Lance Dalgart took the photo of Aaron and Matt Mercaro took the photo of Mike.

Roofies: Big Brother - October 1998 Issue 41

Negative One: Thrasher - August 2004 Volume 24 Number 8

Monday, March 23, 2015

Metal Decks.

Metal Machine Music.

Vert Is Dead is going to spend another week looking at inventors and companies that pushed the design envelope in ways to improve the skateboard. I went mostly with things from the late 1990s since at that point skateboarding's popularity was increasing and attracting more people. And free thinkers.

The one minor flaw with the wooden skateboard is that the deck wears out. A possible way to fix this problem is to replace the wood with metal. This is a concept that has been kicked around over the years without a feasible solution. Aircraft opted for a shape that resembled a popsicle deck as well as an early 1980s deck with cutaways. I believe the black guard on the nose and tail are replaceable skid plates so you can change them once they are too worn down. I cannot recall if I ever saw an Aircraft deck in real life.

On the other hand, Lars Tetens took the basic skateboard shape and added speed holes to it. The idea of taking something that can be hard to ride and removing surface area does not seem like a good one. Lars does get a few bonus points for being fashion forward enough to create a kilt with cargo pockets. He also slips in a promotion for either his or his friends' band. Ah, the 1990s. Of all the years, these were ten of them.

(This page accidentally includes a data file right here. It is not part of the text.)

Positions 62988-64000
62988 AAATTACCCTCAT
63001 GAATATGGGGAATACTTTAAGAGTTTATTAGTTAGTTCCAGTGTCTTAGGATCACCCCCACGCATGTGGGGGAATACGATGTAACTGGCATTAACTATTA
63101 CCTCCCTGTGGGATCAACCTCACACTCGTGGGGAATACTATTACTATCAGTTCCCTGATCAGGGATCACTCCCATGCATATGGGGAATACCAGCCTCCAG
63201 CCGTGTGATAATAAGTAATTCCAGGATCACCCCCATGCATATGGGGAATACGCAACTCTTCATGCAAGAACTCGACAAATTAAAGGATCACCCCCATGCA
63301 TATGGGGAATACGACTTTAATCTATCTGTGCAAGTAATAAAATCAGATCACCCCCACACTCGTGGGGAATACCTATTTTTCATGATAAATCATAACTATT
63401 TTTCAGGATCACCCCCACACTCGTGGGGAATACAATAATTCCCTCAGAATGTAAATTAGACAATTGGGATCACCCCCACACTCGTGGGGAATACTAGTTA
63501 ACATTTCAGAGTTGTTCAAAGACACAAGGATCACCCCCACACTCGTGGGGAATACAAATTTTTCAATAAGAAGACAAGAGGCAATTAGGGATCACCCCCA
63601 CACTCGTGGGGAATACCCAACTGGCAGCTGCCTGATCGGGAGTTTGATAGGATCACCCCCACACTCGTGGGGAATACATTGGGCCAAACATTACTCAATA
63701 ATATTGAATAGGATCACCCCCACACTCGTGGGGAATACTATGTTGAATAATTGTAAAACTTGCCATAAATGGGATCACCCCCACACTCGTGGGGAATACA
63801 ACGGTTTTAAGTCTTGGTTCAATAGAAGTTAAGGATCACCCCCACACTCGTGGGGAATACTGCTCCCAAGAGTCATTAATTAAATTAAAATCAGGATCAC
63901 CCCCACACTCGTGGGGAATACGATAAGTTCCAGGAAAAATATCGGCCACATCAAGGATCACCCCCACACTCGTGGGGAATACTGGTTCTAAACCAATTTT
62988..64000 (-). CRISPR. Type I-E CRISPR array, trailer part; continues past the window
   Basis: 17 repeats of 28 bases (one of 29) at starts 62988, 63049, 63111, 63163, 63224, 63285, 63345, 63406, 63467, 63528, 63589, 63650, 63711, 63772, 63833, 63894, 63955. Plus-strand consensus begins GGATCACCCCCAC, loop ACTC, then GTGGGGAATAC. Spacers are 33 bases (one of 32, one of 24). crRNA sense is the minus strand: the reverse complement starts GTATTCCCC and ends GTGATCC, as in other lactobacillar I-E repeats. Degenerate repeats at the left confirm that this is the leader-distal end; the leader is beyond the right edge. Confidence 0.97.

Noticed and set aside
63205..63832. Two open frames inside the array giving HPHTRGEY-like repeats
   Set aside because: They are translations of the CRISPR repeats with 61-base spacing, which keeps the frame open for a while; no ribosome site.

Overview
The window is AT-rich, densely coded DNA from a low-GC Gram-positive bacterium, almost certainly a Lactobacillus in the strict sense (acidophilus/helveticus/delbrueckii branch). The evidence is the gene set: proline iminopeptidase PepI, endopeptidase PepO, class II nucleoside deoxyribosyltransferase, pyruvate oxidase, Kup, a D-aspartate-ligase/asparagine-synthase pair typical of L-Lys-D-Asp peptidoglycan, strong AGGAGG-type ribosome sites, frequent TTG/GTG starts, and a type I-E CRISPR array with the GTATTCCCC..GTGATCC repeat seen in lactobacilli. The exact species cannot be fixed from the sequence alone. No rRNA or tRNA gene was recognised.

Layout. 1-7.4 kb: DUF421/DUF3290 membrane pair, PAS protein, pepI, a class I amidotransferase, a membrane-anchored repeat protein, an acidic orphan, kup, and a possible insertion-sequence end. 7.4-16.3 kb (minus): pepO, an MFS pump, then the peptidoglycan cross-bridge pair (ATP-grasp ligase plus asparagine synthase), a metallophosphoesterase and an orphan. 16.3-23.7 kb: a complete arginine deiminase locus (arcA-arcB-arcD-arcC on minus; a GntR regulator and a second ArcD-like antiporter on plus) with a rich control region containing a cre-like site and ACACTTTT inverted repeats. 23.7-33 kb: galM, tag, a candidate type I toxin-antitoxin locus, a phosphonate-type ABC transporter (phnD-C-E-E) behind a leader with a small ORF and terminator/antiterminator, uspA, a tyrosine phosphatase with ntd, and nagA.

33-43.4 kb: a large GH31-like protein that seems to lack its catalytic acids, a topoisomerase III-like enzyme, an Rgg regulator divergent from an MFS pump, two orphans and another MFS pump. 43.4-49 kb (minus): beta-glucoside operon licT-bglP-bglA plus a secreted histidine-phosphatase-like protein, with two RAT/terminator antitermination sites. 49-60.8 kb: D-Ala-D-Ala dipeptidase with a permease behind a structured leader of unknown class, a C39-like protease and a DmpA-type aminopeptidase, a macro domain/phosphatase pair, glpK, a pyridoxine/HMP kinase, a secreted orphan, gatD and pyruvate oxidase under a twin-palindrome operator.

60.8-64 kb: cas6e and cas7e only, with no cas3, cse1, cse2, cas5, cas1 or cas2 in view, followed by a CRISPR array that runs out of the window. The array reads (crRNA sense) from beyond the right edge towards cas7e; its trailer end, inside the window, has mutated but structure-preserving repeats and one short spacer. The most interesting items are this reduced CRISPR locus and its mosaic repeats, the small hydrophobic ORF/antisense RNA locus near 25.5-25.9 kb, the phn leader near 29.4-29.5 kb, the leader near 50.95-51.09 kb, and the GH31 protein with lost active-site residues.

The Aircraft photos are possibly by Steve Sherman.

Aircraft: Slap - January 1999 Volume 8 Number 1

Lars Tetens: Slap - December 1998 Volume 7 Number 12

Friday, March 20, 2015

Arto Saari #2.

Rock & Roll Suicide.

Arto survived major head trauma to deliver the closing two David Bowie song part in Sorry. He was rewarded with Thrasher's SOTY for his efforts. He rode for Platinum before Flip and left for a stint on Alien Workshop from 2008 to 2011. Arto battled out a part in the Workshop's Mindfield video in 2009. These days he is still pro for Flip as well as taking a lot of photos for the mags and ads.

The photo for the Active ad is by Pete Thompson.

Bubblegum Punk: Thrasher - January 2001 Volume 21 Number 1

Active: Thrasher - April 2002 Volume 22 Number 4

Thursday, March 19, 2015

Tom Penny #3.

Velvet Underground.

There was a whole lot of mystery concerning what footage Tom would have in Sorry. After a run in the mid to late 1990s tearing up all the spots around California, he vanished to parts unknown. It turns out he was living in France and skating a mini ramp in a barn. There would be stories of Tom sightings or rumors about things he did, which only added to his mystique. Skateboarding seems to love guys who shred and then disappear without a trace. If the internet existed back then as it does now, none of this would have happened. We wouldn't have the rumors of how when éS requested an idea for a pro shoe he sent them an old and smelly Timberland boot to work from or that he kept skating a mini ramp at party in total darkness after the lights were turned off.

Tom's part in Sorry opens up with him skating his mini ramp in France. He throws down the expected kickflips and whatnot. After that short segment, the video jumps to an intro for Arto Saari's part where Arto is lying at the bottom of a handrail after a harsh slam. This transitions from Arto in the hospital to a trippy full section of new footage of Tom on the streets. He is mostly skating in Europe and England with a line at Belmont in California. The line was the last thing filmed just before the premiere.